By the mid 1990s Sanderson had moved away from direct self-portraiture and was making work that made creative and considered use of materials such as fabric and glass. This mixed media worked marked a profound and important departure for Sanderson, though as with her earlier work, this new body similarly required the viewer to consider the ways in which the artist’s identity was constructed both by society and by the artist herself. Her major curatorial undertaking of this period was These Colours Run, a touring exhibition that originated at Wrexham Library Arts Centre.

Sanderson’s work again changed dramatically in the late 1990s when she began collaborating with Neil Conroy. Exhibiting as Conroy/Sanderson, their practice most clearly centres on notions of identity and hybridity, and frequently utilises mixed media, site-specific, performance and installation elements in a variety of gallery and non-gallery settings. Seeking to create critical dialogues, they critique conventions, assumptions and pathologies surrounding, race, gender, culture, nationality and identity. Seeing each other and themselves as wholly equal units, Conroy/Sanderson seek to blur, distort, or circumvent the perceived or imposed hierarchies associated with cultural and racial hegemonies.

A highly prolific artist, Sanderson has exhibited in numerous curatorial and gallery projects, both in the UK and internationally.

In the late 1990s she exhibited in Transforming the Crown: African, Asian and Caribbean Artists in Britain, which was shown at a number of venues in New York.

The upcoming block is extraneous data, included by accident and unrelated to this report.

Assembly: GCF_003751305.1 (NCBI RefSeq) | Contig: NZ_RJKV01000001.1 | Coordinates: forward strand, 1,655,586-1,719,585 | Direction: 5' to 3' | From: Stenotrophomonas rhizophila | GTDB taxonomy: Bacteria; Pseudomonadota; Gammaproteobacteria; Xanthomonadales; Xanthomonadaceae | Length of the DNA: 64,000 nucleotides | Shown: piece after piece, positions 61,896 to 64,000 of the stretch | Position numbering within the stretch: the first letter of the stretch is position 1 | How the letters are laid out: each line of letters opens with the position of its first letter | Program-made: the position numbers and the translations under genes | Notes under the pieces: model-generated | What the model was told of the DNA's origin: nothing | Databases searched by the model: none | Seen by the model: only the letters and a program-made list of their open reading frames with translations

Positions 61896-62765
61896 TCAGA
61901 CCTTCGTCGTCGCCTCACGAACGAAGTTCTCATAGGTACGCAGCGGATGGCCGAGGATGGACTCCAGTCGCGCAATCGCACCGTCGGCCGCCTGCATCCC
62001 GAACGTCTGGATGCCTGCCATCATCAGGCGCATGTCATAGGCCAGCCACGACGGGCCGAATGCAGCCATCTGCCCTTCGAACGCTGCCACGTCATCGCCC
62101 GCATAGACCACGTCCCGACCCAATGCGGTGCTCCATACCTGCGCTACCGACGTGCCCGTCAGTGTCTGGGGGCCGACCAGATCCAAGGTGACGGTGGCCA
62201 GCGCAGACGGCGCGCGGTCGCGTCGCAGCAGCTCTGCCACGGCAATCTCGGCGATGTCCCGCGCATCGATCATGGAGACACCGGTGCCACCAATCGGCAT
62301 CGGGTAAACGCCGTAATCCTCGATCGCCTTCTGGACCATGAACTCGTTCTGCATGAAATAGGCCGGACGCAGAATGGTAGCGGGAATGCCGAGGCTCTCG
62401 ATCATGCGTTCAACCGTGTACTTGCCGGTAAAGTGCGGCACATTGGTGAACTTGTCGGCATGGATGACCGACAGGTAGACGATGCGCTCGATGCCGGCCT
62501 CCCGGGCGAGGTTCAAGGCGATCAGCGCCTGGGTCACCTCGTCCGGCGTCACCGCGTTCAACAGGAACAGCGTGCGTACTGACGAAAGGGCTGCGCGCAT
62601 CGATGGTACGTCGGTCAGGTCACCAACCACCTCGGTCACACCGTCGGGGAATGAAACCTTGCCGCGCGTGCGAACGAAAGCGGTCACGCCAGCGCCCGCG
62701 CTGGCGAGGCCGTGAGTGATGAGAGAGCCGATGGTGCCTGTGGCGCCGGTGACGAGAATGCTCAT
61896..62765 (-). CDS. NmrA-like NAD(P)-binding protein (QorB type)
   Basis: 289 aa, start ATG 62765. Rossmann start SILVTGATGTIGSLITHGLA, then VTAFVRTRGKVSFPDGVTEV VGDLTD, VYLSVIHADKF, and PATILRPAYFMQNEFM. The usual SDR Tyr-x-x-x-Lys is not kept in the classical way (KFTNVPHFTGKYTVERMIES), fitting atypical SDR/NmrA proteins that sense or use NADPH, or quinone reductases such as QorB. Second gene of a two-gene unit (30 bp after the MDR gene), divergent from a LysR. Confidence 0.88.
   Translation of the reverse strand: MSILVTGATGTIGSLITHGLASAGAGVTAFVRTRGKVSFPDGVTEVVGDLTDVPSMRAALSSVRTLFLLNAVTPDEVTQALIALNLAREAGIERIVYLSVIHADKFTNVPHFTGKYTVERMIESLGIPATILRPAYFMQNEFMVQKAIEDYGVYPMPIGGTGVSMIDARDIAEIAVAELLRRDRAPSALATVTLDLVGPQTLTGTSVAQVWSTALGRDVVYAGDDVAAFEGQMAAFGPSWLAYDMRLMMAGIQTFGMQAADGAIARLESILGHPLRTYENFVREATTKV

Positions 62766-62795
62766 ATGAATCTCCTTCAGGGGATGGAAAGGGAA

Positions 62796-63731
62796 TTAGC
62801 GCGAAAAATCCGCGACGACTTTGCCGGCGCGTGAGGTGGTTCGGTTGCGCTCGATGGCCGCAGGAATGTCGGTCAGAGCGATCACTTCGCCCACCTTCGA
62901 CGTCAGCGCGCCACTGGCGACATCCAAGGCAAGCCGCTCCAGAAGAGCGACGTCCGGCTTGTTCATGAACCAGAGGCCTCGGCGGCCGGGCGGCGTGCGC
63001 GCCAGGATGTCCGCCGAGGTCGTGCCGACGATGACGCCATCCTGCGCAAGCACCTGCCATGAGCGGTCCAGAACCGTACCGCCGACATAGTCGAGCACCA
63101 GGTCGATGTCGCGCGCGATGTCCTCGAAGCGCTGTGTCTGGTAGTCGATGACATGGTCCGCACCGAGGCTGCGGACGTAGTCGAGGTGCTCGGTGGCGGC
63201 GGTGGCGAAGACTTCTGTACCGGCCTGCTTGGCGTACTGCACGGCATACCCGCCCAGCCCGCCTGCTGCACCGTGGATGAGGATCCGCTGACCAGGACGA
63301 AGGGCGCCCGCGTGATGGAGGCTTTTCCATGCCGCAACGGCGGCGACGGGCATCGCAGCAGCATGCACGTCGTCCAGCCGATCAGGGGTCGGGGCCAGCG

More recently, as Conroy/Sanderson she has shown in galleries in Lithuania, Austria, Hong Kong, Shanghai, China, London, Norwich, Ireland and elsewhere.

Lesley Sanderson’s work was included in the book Shades of Black: Assembling Black Arts in 1980s Britain.

Related items + view all 6

click to show details of Four X 4

»  Four X 4

Catalogue relating to an exhibition, 1991

click to show details of History and Identity | Seven Painters

»  History and Identity | Seven Painters

Catalogue relating to an exhibition, 1991

click to show details of Shades of Black (book)

»  Shades of Black (book)

Book relating to a publication, 2005

click to show details of Shades of Black book review (Art Monthly)

»  Shades of Black book review (Art Monthly)

Review relating to a publication, 2005

click to show details of Transforming the Crown

»  Transforming the Crown

Catalogue relating to an exhibition, 1997

Related exhibitions

Related venues + view all 12

»  Arnolfini

Bristol, United Kingdom

»  Castle Museum

Nottingham, United Kingdom

»  City Gallery Leicester

Leicester, United Kingdom

»  Lincolnshire College of Art and Design

Lincoln, United Kingdom

»  Norwich Gallery

Norwich, United Kingdom